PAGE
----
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Date(s) - 30.01.2021





Universal Basic Income could be the basis for a new kind of society. UBI offers everyone a basic income whether they are working or not. When combined with Modern Monetary Theory, a socialist opportunity becomes visible.

This symposium will explore UBI, Modern Monetary Theory and community.

Speakers: Dr Frances Hutchinson and Dr Simon Duffy (CVs below)

Open to all members of SHA

January 30th 2021 from 12-2.00pm

This is the link to the Eventbrite registration:


UBI could relieve the stress of having to work for the sake of a wage, rather than working at what you regard as worthwhile or good for your well-being. People will have more freedom to make lifestyle choices. Those with vocations will still work as teachers, medics or engineers. Others may choose to not work, to stay at home as carers or parents, or to engage in cultural pursuits for which they may or may not be paid.

This was the vision of the radical guild socialists 100 years ago when they promoted Social Credit, the forerunner of UBI, which the banking establishment, inter alia, criticised. Expect the same today.

This symposium will address John McDonnell’s challenge to “Claim the Future”. We can only envisage a new society when we explore what kind of community we want to live in. The Bologna University economists promote an “economy of communion”, where production and service industries base their policies on the good of the community. This is reflected in the cooperatives structure of the region where:

  • Cooperatives make up over 40% of the GDP of the Emilia Romagna(ER) region
  • In Bologna two out of three citizens are members of a cooperative
  • In Bologna over 85% of the city’s social services are provided by social co-ops
  • Per capita income in ER has risen from 17th to second among Italy’s 20 regions
  • Per capital income is 50% higher than the national average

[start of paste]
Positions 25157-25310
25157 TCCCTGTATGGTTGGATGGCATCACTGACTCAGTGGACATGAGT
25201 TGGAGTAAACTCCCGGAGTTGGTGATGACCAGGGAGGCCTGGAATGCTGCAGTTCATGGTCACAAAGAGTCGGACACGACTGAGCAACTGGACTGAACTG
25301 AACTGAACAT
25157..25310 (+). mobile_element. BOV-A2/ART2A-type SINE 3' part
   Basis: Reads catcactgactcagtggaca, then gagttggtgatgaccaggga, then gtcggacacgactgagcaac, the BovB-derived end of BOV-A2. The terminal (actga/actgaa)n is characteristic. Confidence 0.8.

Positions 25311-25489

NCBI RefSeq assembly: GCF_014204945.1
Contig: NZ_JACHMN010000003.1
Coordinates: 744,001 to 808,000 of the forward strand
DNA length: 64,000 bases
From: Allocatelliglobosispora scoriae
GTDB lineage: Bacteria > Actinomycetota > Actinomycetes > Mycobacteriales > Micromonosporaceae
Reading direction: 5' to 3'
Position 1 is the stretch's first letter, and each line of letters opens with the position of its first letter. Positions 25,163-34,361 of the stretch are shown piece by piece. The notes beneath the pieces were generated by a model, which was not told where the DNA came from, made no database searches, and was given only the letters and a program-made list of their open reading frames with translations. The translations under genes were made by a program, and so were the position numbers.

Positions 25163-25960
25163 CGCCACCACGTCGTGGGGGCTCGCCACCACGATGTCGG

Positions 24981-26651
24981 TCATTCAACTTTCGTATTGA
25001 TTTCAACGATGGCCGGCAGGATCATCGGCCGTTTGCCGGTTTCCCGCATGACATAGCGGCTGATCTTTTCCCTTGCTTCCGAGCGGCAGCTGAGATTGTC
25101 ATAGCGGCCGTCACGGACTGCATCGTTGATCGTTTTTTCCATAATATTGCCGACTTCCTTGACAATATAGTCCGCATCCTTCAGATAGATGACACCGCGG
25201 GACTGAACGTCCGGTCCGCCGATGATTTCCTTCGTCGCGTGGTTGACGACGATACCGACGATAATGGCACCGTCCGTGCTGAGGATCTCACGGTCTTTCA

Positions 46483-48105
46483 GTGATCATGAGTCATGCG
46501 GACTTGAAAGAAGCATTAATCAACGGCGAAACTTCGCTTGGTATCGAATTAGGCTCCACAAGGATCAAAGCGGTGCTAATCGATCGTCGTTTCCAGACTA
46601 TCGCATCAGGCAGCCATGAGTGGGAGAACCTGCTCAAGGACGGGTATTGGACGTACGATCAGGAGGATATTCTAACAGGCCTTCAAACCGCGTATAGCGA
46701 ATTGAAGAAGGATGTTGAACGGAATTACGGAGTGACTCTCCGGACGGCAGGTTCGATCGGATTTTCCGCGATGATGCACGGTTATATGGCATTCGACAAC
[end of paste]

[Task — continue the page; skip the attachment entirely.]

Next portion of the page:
• Of the European regions, ER is number 11 of 122 regions in terms of GNP per inhabitant
  • Bologna has the highest disposable income of any of Italy’s 103 provinces
  • Bologna has the highest per capita expenditure on the arts of any city in Italy
  • The unemployment rate of 4% is virtually full employment
  • 70% of Bologna’s households have home ownership (David Thompson, 2003)

Cooperatives are not necessarily the answer, but a Socialist Community would be.

We hope this will begin a process of policy development for the SHA.

We welcome people who want to get involved.

Again, here is the link to the Eventbrite registration:


Dr Frances Hutchinson

Frances Hutchinson (PhD, FRSA. PGCE) is an independent researcher writer and activist with a PhD in economics. Her published works span institutional, green and eco-feminist economics, and her research has explored the role of finance in the determination of political, economic and cultural outcomes. Her most recent publications have been:

Frances Hutchinson, Mary Mellor and Wendy Olsen (2003) The Politics of Money: Towards Sustainability and Economic Democracy

Understanding the Financial System (2010).

Down to Earth: A Guide to Home Economics (2013)

The importance of community support for childhood, mothering, farming and education, especially adult education, has been a major feature of her activism and writing.  Her lifelong campaigning interest has been in the potential for adult education to bring about constructive change in the political, economic and cultural spheres as it did in the era of Guild Socialism.

Dr Simon Duffy

Dr Simon Duffy is a philosopher and activist. He is Director of the Centre for Welfare Reform, an independent think tank committed to equality and social justice. In 2016 he co-founded Citizen Network which is a growing global cooperative and social movement to advance citizenship for all. In 2017 he co-founded UBI Lab Sheffield and has been very active in the global movement for a basic income for all.

Simon has also been an active critic of austerity and has support multiple campaigns to challenge the assault on the welfare state that began in the 1970s, but which has accelerated since the 2008 banking crash.

He is a regular public speaker and has been government policy advisor, both nationally and internationally. His awards include the RSA’s Prince Albert Medal and the Social Policy Association’s award for outstanding contribution in social policy.

Key publications include Unlocking the Imagination (1996), Keys to Citizenship (2003) Women at the Centre (2011) A Fair Income (2011) Peer Power (2012) and The Unmaking of Man (2013).

YSHA website is

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